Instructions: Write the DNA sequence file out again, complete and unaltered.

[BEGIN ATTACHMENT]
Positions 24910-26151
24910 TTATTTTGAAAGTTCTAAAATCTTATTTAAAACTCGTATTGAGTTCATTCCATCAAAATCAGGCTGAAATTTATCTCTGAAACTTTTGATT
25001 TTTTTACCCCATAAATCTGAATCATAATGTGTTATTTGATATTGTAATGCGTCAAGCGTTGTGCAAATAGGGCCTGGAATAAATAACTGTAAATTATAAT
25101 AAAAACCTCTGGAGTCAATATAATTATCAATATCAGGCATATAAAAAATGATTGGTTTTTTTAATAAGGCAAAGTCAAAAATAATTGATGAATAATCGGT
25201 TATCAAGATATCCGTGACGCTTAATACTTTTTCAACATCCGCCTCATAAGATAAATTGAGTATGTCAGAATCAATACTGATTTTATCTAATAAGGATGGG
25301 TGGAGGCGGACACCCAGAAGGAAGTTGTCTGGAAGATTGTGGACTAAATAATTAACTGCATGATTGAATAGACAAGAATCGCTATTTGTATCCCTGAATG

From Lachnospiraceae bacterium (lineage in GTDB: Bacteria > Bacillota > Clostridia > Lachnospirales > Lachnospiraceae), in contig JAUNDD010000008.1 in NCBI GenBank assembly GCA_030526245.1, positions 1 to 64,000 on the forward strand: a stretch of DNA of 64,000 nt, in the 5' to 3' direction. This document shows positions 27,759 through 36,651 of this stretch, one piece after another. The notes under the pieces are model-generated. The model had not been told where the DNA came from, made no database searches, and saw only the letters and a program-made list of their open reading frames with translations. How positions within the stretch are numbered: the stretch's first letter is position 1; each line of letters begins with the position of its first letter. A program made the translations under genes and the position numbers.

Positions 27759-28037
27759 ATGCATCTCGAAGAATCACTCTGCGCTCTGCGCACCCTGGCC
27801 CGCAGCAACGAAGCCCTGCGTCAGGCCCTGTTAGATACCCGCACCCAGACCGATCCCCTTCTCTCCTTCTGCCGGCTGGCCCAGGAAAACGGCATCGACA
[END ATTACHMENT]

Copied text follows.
Positions 24910-26151
24910 TTATTTTGAAAGTTCTAAAATCTTATTTAAAACTCGTATTGAGTTCATTCCATCAAAATCAGGCTGAAATTTATCTCTGAAACTTTTGATT
25001 TTTTTACCCCATAAATCTGAATCATAATGTGTTATTTGATATTGTAATGCGTCAAGCGTTGTGCAAATAGGGCCTGGAATAAATAACTGTAAATTATAAT
25101 AAAAACCTCTGGAGTCAATATAATTATCAATATCAGGCATATAAAAAATGATTGGTTTTTTTAATAAGGCAAAGTCAAAAATAATTGATGAATAATCGGT
25201 TATCAAGATATCCGTGACGCTTAATACTTTTTCAACATCCGCCTCATAAGATAAATTGAGTATGTCAGAATCAATACTGATTTTATCTAATAAGGATGGG
25301 TGGAGGCGGACACCCAGAAGGAAGTTGTCTGGAAGATTGTGGACTAAATAATTAACTGCATGATTGAATAGACAAGAATCGCTATTTGTATCCCTGAATG

From Lachnospiraceae bacterium (lineage in GTDB: Bacteria > Bacillota > Clostridia > Lachnospirales > Lachnospiraceae), in contig JAUNDD010000008.1 in NCBI GenBank assembly GCA_030526245.1, positions 1 to 64,000 on the forward strand: a stretch of DNA of 64,000 nt, in the 5' to 3' direction. This document shows positions 27,759 through 36,651 of this stretch, one piece after another. The notes under the pieces are model-generated. The model had not been told where the DNA came from, made no database searches, and saw only the letters and a program-made list of their open reading frames with translations. How positions within the stretch are numbered: the stretch's first letter is position 1; each line of letters begins with the position of its first letter. A program made the translations under genes and the position numbers.

Positions 27759-28037
27759 ATGCATCTCGAAGAATCACTCTGCGCTCTGCGCACCCTGGCC
27801 CGCAGCAACGAAGCCCTGCGTCAGGCCCTGTTAGATACCCGCACCCAGACCGATCCCCTTCTCTCCTTCTGCCGGCTGGCCCAGGAAAACGGCATCGACA